Furthermore, NSCF provides youth from coast to coast to coast the opportunity to engage and interact with one another. Whether you’re someone from the largest city in the country to someone from a small, rural community, you have something amazing to learn from your peers, and NSCF is one of the rare opportunities where this happens. Myself being from Conception Bay South, Newfoundland, just coming to the city of Ottawa was a big step for me. For myself and many other rural youth at the conference, it was our first time bussing, our first taste of adult responsibility, and eventually for many, Ottawa became a city we thought of so fondly that we decided, “hey, let’s pack up and move here!”
It can be rather intimidating coming to such a “big” city when you are from rural areas in the country, but PT members and other delegates from major metropolitan areas always come together to make sure you feel safe and at home. Throughout my involvement in NSCF I have been and have watched delegates grow and experience the vast differences we face across the country. This has continued to create an understanding, compassionate group of youth.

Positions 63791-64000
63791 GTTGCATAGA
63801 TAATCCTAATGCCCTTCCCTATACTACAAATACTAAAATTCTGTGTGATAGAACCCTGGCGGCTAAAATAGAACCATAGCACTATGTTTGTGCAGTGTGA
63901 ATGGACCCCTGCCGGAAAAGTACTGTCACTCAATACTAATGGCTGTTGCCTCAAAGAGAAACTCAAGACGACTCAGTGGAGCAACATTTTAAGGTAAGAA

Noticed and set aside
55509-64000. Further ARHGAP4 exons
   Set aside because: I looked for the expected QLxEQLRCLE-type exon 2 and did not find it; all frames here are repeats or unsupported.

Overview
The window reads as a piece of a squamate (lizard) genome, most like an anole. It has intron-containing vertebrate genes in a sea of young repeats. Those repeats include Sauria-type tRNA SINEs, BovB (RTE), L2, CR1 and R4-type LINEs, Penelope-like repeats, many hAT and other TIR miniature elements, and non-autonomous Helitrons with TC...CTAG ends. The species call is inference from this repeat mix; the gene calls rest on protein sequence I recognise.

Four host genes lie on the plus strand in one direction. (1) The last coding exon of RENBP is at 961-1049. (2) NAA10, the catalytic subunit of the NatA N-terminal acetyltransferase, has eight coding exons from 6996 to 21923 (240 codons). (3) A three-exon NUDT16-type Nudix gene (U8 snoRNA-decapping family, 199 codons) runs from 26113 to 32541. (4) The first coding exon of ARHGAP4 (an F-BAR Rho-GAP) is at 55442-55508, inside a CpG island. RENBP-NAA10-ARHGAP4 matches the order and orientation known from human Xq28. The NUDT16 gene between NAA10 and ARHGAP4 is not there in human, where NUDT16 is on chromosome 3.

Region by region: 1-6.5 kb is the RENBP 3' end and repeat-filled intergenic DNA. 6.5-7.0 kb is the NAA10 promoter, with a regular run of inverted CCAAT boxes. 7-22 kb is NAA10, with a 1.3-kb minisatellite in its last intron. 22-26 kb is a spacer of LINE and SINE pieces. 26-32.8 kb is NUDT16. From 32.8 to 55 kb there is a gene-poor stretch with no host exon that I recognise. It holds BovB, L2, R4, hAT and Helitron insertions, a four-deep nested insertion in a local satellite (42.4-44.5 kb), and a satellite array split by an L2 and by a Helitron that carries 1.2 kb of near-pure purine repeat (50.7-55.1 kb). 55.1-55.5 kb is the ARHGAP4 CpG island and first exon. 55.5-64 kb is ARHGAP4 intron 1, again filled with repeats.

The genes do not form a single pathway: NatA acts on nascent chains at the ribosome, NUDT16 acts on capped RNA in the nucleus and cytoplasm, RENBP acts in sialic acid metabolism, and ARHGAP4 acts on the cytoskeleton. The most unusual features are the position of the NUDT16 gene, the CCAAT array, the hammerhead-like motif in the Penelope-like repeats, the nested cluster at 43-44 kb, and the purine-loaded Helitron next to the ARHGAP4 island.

The key piece of the NSCF puzzle that really bring things together is the amazing members of NSCF’s Planning Team. Year after year, this forum is so fortunate to have a group of people who volunteer their time to enrich the lives of youth to the absolute best of their ability — and it shows.
I have met some of the kindest, most passionate, and sweetest souls throughout this forum. Some of the most special people in my life, including my closest friends, have come from this forum and I know there are hundreds (if not thousands) of alumni across this country from its 47 years of existence who feel the same. It has been an experience that has made me strive to be a better person, to set higher goals, and to achieve more.
Anyone who has the chance to apply to NSCF should not hesitate to do so! If you decide to and happen to end up in Ottawa this spring, I truly hope you have as fulfilling an experience as I did.
NSCF 2020 Co-Chair